American Individualism, Socialism, Community & Balance (II)

As recent columns attest, I’ve been struggling with the balance between individual freedom and the need for a healthy community that limits freedom while creating conditions needed to have freedom.  It’s a complicated balance that turns on questions of which rights, which freedoms, for whom, under what conditions?  Community exists in many ways, and my immediate concern is about communities organized as governments: national, state and local.  How the community is organized and what rules it sets are made collectively in our tradition, but activist individuals are potent forces influencing them.  That’s as it should be.
American individualism, with its emphasis on self reliance, is a part of how the balance gets worked out in our communities, but it has a tendency to treat government as a barely tolerable evil always threatening to take away individual rights and freedom.  In its extreme forms it shows contempt for the role of community, yet relies on community for its ability to exist.  The most strident defenders of individual freedoms assert the right to define their freedoms for themselves, and are quick to use every power of government to protect them by limiting the rights and freedoms of others.  In a curiously disturbing way, they can happily march toward authoritarianism in the name of liberty.
On the other hand, liberals, tagged as left wing Socialists who are said to be intent on government control of the means of production, have been the most outspoken defenders of democracy and civil and human rights, demanding that government adopt policies and provide resources needed to expand and maintain them for future generations.
The particular topic for today’s column continues a theme from a few days ago: some tagged as liberal want the community to surrender to their demands that their unique world view and personal identity be acknowledged and respected as valid as the price for their agreement to participate in community.  While they may be revealing genuine issues requiring community response, it’s often expressed in ways nearly identical to those of open carry tea partiers and right wing white libertarians.  Their demands for community recognition of unique rights and freedoms heads toward the same authoritarian path.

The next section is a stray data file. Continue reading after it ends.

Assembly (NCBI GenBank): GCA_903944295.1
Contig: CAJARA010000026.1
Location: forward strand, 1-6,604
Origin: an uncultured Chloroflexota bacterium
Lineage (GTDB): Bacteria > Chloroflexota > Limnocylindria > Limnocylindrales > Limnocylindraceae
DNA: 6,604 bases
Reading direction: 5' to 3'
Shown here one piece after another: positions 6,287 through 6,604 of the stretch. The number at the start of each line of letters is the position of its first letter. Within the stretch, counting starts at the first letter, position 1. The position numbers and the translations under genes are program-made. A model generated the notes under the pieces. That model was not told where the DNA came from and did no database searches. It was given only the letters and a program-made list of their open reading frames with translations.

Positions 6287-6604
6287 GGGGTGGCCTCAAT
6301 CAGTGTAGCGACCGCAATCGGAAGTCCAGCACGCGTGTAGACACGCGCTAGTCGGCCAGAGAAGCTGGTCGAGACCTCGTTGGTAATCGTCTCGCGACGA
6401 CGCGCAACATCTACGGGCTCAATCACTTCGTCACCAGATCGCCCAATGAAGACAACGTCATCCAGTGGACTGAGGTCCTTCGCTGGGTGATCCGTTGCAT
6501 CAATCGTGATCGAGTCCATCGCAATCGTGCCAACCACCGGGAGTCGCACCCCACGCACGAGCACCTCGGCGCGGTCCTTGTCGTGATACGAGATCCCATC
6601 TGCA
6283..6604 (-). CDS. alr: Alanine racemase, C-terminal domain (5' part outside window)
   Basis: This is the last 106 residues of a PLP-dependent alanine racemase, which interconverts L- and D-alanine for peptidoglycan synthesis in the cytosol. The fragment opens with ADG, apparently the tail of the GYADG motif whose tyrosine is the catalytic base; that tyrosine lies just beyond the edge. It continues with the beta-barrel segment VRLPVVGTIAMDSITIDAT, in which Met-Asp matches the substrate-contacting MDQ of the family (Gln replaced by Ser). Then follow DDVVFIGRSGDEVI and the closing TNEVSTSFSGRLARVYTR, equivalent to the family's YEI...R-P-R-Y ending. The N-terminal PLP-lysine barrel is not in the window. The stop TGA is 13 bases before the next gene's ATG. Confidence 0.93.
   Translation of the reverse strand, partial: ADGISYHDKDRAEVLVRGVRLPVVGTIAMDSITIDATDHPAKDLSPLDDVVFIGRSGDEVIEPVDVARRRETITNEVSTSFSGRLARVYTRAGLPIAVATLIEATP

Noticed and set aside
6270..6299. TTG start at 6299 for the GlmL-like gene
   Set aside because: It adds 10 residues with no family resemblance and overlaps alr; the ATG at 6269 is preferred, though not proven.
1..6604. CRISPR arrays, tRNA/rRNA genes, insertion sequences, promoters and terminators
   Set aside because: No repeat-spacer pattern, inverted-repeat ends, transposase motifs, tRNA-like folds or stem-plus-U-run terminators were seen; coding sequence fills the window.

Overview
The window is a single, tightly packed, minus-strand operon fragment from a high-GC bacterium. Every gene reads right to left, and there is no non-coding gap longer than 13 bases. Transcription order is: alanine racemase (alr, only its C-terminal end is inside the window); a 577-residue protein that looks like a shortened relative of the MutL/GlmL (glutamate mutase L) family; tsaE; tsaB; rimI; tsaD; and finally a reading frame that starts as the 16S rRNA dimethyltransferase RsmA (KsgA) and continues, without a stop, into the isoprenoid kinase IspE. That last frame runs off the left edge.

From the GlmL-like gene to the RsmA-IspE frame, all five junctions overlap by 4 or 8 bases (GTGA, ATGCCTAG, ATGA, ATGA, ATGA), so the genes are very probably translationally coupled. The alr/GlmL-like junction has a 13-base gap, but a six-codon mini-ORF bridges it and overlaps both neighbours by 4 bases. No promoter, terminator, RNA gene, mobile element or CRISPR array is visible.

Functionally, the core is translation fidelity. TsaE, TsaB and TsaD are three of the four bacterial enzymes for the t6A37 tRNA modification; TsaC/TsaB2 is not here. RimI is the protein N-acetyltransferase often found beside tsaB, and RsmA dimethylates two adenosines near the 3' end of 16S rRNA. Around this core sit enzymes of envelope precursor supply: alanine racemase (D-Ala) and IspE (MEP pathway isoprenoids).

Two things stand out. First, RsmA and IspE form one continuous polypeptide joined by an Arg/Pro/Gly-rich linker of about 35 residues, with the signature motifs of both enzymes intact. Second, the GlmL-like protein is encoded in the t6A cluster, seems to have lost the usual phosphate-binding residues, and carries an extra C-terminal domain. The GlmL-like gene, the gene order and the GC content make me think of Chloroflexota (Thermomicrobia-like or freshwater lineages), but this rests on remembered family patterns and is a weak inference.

What I mean is that it seems popular to assert that one’s unique self defined reality be honored by society because it’s the right of each person to proclaim for themselves who they are within the reality they define.  They have a right to not be forced by the community into some other identity or reality.  So far so good, but they go on to claim the community is obligated to give their unique reality the same credibility as any other.  It’s not the same thing as authenticity, genuineness, or Jungian individuation which generally mean a healthy personal wholeness able to live in a workable relationship with others in community, even when acting as an agent of dramatic change on behalf of others.  What makes it different is the claim of uniqueness, the proclamation of a community of one to which all others must do obeisance.  They assert for themselves the right to be judge and jury of those who violate the rules they set for others to follow.
Conservatives often associate this sort of self centered hyper individualism with the young whom they assume to be left wing liberals.  It’s a label stuck especially on college students said to be selfish, lazy, and entitled brats who are being indoctrinated by socialist faculty.  Scorned by conservatives as they may be, I think the relative few like that aren’t liberal, but tea partiers in the making.  It’s a version of the old saying that today’s radicals are tomorrow’s stuffed shirts.  After all, where did all the aging tea partiers at Trump rallies come from?  Weren’t they of the selfish, lazy, entitled ‘me’ generation from not too many decades ago?
In fact, Trump may be the most public example of the demand that the community, the nation in this case, conform to his unique reality, his community of one.  He’s not a right wing ideologue; he just uses them as convenient tools.  He doesn’t appear to have any deeply held political ideology.  He only has a narcissistic disposition toward autocracy, and is willing to court whomever is most likely to loyally honor his unique claim to reality.  In business they were toadies and greedy speculators eager to use him as much as he used them.  He was the Bobby Riggs of real estate: a lucky amateur, second rate pro, and full time hustler.  That was then.  It’s a more dangerous game today. 
When governments become servants of hyper individualism, the fabric of community is shredded, and autocratic rule is the likely outcome.  When governments smother self reliance and individual freedom to engage in entrepreneurial initiative, community becomes a prison from which there is no escape.  Western representative democracy seeks to find a reasonable balance between the two.  For America, Trump is a clear and present danger to that balance.   College students are not.  They’re just intellectually immature.

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